According to the writing assistant Grammarly, I’ve achieved grammar greatness — the cloud-based program has already analyzed over 63.2 million of my words since the 2015 launch of my blog. Per Grammarly, I was more productive than 96% of their users, 93% more accurate, 96% more unique words, and my top mistake? Missing commas.

And now for the big reveal.


MY DELTA WINGS: I’m constantly trying to figure out why some of my blog posts garner thousands of page views and others in the hundreds. Maybe it’s the title, maybe it’s the content, and maybe it’s both. Whatever the reason, this poem was my least-trafficked post in 2023, but I hope you give it a read because it’s very near and dear to me, mostly because at 20 years old, Delta Airlines freed me from my MeToo nightmare.

#1 HIT IN 2023

MY STOLEN DIARIES — CHAPTER 16: IN OVER MY HEAD: I was pleasantly surprised to see that Chapter 16 was the #1 post of 2023. How many of us have been in over our heads? For years, I’ve asked myself, “What if this?” or “What if that?” which is what I was thinking about when I sat down to write this Chapter.

#2 HIT IN 2023

MY STOLEN DIARIES — CHAPTER 23: SHE’S AN AWKWARD GIRL: The #2 spot honors another chapter of my novel-on-my blog. My Stolen Diaries is a work of fiction, but I know a thing or two about being awkward and being bullied for it. I’ve come to accept that were it not for my awkwardness and the bullies, I would not have had the empathy to write Chapter 23. My lead character, Tony, is shy but unafraid to speak the truth. And as of late, don’t think me crazy, but she often talks to me. Many readers have asked me if there is any truth to the fiction I write. I can only answer by saying that there is no fiction without truth.

#3 HIT IN 2023

MY DAUGHTER DREAM: The popularity of this #3 blog post didn’t surprise me at all because my unicorn daughter was the inspiration. When my daughter was around five, she told me she was my guardian angel, and oh yes, she is.

#4 HIT IN 2023

MY STOLEN DIARIES —  CHAPTER 22: O HOLY NIGHT: I channeled the female solidarity of growing up in an all-women household when I wrote this chapter, so I’m happy to see it’s the #4 post of 2023. Those precious women taught me strength through adversity, and I will forever be grateful for their grit and resolve.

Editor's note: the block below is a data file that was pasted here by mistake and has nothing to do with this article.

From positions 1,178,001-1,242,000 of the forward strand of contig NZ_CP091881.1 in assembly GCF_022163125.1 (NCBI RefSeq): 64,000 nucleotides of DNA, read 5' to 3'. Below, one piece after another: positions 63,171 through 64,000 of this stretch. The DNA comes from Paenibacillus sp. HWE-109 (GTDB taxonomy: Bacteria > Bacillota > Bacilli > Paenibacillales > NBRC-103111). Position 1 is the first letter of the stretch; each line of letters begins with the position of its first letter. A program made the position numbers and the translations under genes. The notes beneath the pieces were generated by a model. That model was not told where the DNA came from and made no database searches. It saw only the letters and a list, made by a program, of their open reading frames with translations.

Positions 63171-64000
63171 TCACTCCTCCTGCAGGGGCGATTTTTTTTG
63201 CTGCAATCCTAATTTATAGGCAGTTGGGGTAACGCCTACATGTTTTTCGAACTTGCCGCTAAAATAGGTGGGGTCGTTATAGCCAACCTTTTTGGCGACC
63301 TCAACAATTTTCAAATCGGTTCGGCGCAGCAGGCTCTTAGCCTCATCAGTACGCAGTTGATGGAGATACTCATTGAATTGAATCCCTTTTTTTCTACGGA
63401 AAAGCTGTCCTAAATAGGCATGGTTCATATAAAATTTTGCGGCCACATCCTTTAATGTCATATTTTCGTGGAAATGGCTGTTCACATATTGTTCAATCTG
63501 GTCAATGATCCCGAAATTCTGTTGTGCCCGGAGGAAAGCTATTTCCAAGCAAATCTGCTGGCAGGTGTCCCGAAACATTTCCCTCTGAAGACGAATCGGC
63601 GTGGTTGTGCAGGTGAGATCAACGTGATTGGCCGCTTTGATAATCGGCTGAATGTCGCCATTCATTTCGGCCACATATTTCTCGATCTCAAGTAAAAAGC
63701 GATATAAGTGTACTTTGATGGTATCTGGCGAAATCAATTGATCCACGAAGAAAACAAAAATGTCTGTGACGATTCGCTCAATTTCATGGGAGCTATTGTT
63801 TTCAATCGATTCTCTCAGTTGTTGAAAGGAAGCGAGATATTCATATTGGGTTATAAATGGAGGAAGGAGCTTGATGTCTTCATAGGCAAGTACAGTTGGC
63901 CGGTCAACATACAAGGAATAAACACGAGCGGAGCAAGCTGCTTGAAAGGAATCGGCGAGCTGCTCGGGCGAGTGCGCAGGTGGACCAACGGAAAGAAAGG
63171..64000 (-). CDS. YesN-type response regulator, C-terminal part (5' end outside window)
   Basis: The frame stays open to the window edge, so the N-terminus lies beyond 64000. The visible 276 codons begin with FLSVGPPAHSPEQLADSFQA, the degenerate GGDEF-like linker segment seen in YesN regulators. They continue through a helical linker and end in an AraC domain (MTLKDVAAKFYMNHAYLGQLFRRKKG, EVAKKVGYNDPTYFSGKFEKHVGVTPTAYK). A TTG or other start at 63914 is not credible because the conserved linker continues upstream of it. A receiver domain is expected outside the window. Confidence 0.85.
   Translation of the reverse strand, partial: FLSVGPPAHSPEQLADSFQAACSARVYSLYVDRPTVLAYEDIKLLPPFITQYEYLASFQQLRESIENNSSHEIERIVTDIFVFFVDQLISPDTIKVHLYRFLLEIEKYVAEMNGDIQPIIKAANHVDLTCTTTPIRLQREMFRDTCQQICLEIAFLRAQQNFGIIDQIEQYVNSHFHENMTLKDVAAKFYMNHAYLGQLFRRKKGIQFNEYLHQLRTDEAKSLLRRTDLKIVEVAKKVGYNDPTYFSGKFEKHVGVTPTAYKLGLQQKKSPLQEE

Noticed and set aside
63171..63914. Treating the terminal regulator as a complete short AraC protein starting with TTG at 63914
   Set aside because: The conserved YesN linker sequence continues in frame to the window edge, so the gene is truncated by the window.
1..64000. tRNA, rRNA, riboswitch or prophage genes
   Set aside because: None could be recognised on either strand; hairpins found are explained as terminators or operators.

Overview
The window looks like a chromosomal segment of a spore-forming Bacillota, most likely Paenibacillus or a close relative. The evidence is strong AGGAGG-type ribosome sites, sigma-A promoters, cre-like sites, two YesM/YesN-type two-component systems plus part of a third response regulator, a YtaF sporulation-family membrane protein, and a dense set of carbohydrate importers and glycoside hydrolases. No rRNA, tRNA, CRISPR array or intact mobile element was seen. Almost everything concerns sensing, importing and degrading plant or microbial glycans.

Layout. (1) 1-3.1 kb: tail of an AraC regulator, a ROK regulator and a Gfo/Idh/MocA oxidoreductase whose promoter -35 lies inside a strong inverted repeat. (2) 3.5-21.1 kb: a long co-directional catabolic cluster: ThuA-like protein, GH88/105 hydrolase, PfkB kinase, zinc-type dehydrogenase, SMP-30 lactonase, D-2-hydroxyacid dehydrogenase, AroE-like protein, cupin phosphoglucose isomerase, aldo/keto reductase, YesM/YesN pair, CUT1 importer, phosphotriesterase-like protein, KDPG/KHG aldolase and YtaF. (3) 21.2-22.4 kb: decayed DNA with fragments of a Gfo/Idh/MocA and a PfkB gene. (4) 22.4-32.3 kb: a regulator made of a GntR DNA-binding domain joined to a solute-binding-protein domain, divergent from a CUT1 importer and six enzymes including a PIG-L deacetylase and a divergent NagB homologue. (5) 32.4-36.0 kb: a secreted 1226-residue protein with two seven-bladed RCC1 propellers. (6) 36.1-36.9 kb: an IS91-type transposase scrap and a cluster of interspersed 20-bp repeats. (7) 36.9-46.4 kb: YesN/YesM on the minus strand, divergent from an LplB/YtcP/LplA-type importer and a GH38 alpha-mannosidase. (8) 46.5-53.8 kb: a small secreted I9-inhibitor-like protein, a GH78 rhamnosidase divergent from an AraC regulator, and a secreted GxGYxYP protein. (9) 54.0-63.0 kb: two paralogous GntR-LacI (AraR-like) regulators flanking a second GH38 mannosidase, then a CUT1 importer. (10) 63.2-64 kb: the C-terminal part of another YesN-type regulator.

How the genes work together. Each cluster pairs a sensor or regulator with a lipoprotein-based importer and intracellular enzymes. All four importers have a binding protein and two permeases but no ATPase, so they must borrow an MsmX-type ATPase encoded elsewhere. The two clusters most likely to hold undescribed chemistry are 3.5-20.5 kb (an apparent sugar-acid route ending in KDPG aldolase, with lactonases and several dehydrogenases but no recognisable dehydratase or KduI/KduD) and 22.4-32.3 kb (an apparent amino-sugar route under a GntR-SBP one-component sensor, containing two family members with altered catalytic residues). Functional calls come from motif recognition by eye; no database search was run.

#5 HIT IN 2023

THINKING OF YOU TODAY: I was more introspective than happy about the popularity of this #5 post. And I was also a bit anxious because rereading it touched something raw in me. It also made me question if I should continue writing about my house of glass, pane by pain. For like a minute.

#6 HIT IN 2023

I SEE YOU: Just so you know, I’ve been second-guessing my writing purpose for a while now, so the popularity of this #6 post of 2023 left me nostalgic and longing for what was. And yet, I know deep inside that what was will never be again.

#7 HIT IN 2023

I wrote Chapter 25 in the late 80s while undergoing intense life-altering events. The fact that it made it to #7 and garnered so many page views in 2023 lifted my spirits and gave me the impetus to continue posting my novel no matter what or despite who.

#8 HIT IN 2023

MY STOLEN DIARIES — CHAPTER 20: HELP!: Chapter 20 made it to the #8 spot and reminded me that I’ve been adept at helping but have never been one to ask for it. And yet, I still believe what is meant for someone will never pass them by.

#9 HIT IN 2023

MY STOLEN DIARIES — CHAPTER 15: ROBERTO, ROBERTO, ROBERTO: Although I wrote this chapter decades ago, I gave it a written facelift in 2023. I did so because I felt the need to expand the concept that our choices and decisions are often our undoing. We make our choices, and then our choices take over and make us. And then there are the choices made for us by someone else — a life shaped by decisions made by other people. How many of our lives are the consequences of a series of decisions made for us instead of by us? That’s how Chapter 15, my #9 hit in 2023, came to be.

#10 HIT IN 2023

I KNOW WHY THE CAGED BIRD SINGS: It was no surprise that this post made it to #10. In many belief systems, ten signifies completion — the end of one cycle and the beginning of another. Soon to enter my 71st year here on earth, I can’t help but wonder, “Will this be the year my nightmare chapter ends?” So that you know, I can take a verbal hit better than most. And I’ve heartbreakingly closed life chapters I never wanted to end and will never forget. But I still haven’t figured out how to close that one ugly chapter I’ve spent fifty-six years trying to erase.